THE NOTION of what constitutes ‘expertise’ in ethics is fascinating. It is a relatively young discipline and those working in the field are drawn from a wide range of backgrounds. People with training in medicine, law, philosophy, social sciences, medical humanities and theology rub along, for the most part, happily together under the broad umbrella of ‘ethics’. The subject’s disregard for disciplinary boundaries is one of the features that first attracted me to the world of ethics and I continue to learn much from those whose backgrounds differ from mine.
I am often asked by students and clinicians what they should do to pursue their interest or develop a career in ethics. For those who are dipping a tentative toe in the ethical waters, I often suggest some time observing or, if a vacancy exists, participating in a local clinical ethics committee. For those who are more certain of their interest in ethics, there are myriad educational opportunities ranging from short courses to masters and doctoral programmes. Although curricula differ, a good course will provide a space in which to reflect on values, discuss the moral dimensions of medicine and engage with the theoretical literature that underpins contemporary medical ethics. Yet, in common with medicine, the practice of ethics is a lifelong endeavour that becomes meaningful when it moves beyond the pages of a text or the debates of a lecture theatre.
The relevance of expertise and experience was illustrated for me recently. I have long-provided clinical ethics support for several NHS Trusts and last month agreed to work with another hospital, partly as a member of the Clinical Ethics Committee and partly in the clinical setting with teams. The Committee encourages its members to complete the UK Clinical Ethics Network Competency Log which is a self-assessment tool to evaluate personal competence against a series of descriptors that were agreed via a national consultation process.
It was an interesting exercise. I feel, as I should given my role, confident about my familiarity with ethical principles, core concepts and a wide range of analytic frameworks and tools. I felt similarly comfortable about the skills I use when applying my knowledge but realised that those were not skills I had learned as part of my training in medicine, ethics or law. The skills I use most often in supporting clinical ethics are derived from what I have learned to become an educator, an accredited mediator and counsellor. The ability to respond to emotion, contain conflict, reconcile multiple perspectives, listen carefully, facilitate participation, foster trust and maintain neutrality in the face of competing agendas and hierarchies is as much part of ethics expertise for me as my formal qualifications.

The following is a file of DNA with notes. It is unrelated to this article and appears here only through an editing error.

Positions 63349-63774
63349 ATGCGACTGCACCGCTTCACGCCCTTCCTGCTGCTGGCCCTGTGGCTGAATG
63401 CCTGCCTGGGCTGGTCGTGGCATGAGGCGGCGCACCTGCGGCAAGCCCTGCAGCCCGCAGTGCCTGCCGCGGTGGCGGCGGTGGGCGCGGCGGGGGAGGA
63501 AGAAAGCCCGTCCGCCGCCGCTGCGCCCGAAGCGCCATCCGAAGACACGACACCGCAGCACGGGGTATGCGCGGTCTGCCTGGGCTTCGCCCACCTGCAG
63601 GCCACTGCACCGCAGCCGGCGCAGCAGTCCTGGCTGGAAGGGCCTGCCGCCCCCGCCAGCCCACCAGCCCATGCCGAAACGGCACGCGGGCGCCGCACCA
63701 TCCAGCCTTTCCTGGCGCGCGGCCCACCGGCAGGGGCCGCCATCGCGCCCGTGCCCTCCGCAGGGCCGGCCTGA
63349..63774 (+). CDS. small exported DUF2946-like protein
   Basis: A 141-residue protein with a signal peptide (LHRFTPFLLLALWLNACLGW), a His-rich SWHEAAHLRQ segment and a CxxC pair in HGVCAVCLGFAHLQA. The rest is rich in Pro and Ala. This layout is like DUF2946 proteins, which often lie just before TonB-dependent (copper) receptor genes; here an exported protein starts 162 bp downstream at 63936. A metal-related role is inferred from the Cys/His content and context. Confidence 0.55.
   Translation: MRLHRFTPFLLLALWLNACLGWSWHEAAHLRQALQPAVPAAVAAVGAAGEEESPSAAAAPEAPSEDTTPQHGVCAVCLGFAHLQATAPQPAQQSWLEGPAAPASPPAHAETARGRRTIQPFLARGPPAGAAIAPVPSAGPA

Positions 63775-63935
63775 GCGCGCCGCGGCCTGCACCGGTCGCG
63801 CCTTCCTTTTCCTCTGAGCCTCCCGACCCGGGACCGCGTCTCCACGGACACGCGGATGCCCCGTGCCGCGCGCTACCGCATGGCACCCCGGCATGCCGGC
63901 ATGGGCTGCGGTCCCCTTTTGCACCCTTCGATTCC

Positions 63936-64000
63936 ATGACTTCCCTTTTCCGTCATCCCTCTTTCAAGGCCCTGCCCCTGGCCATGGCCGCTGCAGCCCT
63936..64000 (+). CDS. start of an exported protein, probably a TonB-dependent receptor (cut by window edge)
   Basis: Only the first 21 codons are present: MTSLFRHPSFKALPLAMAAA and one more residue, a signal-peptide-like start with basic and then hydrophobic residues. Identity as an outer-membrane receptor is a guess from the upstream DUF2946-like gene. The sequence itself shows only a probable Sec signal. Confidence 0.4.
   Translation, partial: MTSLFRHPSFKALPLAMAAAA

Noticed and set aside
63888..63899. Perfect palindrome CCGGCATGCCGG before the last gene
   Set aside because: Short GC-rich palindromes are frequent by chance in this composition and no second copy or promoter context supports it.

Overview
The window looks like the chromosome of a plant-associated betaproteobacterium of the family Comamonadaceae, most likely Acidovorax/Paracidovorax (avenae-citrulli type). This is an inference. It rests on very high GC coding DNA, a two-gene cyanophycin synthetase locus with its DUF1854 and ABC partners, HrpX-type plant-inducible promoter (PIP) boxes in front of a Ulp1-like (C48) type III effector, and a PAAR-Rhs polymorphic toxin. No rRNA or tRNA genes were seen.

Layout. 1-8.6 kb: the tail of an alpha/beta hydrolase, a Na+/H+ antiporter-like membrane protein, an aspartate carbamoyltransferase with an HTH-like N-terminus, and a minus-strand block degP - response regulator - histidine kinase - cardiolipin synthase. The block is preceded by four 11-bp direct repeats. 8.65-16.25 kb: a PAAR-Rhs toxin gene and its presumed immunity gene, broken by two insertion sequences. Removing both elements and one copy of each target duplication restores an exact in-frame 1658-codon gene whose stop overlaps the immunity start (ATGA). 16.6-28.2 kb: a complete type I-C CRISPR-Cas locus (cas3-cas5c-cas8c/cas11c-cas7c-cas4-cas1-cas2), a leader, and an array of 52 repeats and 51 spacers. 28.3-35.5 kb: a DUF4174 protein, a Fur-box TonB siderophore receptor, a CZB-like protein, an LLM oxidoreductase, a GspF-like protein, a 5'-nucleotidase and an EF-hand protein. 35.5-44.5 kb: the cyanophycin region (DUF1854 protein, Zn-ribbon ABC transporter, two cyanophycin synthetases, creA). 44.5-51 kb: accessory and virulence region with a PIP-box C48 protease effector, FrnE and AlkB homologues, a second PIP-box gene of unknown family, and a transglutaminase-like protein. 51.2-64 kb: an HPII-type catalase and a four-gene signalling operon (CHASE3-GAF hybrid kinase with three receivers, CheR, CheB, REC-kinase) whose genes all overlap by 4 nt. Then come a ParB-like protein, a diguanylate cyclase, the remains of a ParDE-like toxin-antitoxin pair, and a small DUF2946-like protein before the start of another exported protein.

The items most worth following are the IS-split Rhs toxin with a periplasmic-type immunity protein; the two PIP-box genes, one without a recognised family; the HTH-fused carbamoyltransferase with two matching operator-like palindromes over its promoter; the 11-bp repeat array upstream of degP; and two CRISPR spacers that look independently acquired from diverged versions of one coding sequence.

When I reached the part on the questionnaire that asked about my confidence in understanding and responding to the local needs, culture and preferences of the hospital with whom I will be working, I ticked ‘novice’. I realised that no amount of knowledge or skills, be they derived from studying philosophy, law and medicine or practice-based training such as mediation, teaching and counselling, was sufficient to consider myself anything other than a beginner in my new environment. To be effective, I need to understand the priorities, preferences and predilections of my clinical colleagues. All hospitals and clinical teams work, superficially, in similar ways yet each has its own identity, delights and quirks.
Ethics is an inherently human business and that is rarely captured in lecture theatres, textbooks, academic papers or seminar rooms. Theoretical frameworks and analytical tools are useless without the ability to understand and engage with the people who deliver and experience healthcare. Irrespective of one’s brilliance, or otherwise, at recognising and explaining a moral problem, it is the professional hierarchies, personal alliances, tribal loyalties and professional rivalries that bring the ethical dilemma to life. Like the old woman in Bernstein’s Operetta Candide, an ethicist must be “easily assimilated”.
Each time I meet a new team or am invited to work in a different organisation, I return to novice status and begin the process of meeting, observing, listening and enquiring. Personable inquisitiveness is the order of the day. There is no substitute for taking the time to learn about the context in which ethics is to be practised, nor is it something that can be replicated in a formal educational setting or a postgraduate degree.
Even if one acquires the heady heights of ‘expert’ in the field of ethics, the knowledge, skills and experience that underpin such expertise are necessary but not sufficient. To practise ethics requires practice and cannot be done alone. Without the support and trust of colleagues and patients, expertise counts for little. Ethics is embodied, literally, by those who claim expertise and we must all prove our worth to those we serve.
Deborah Bowman is a senior lecturer in medical ethics and law at St George’s, University of London
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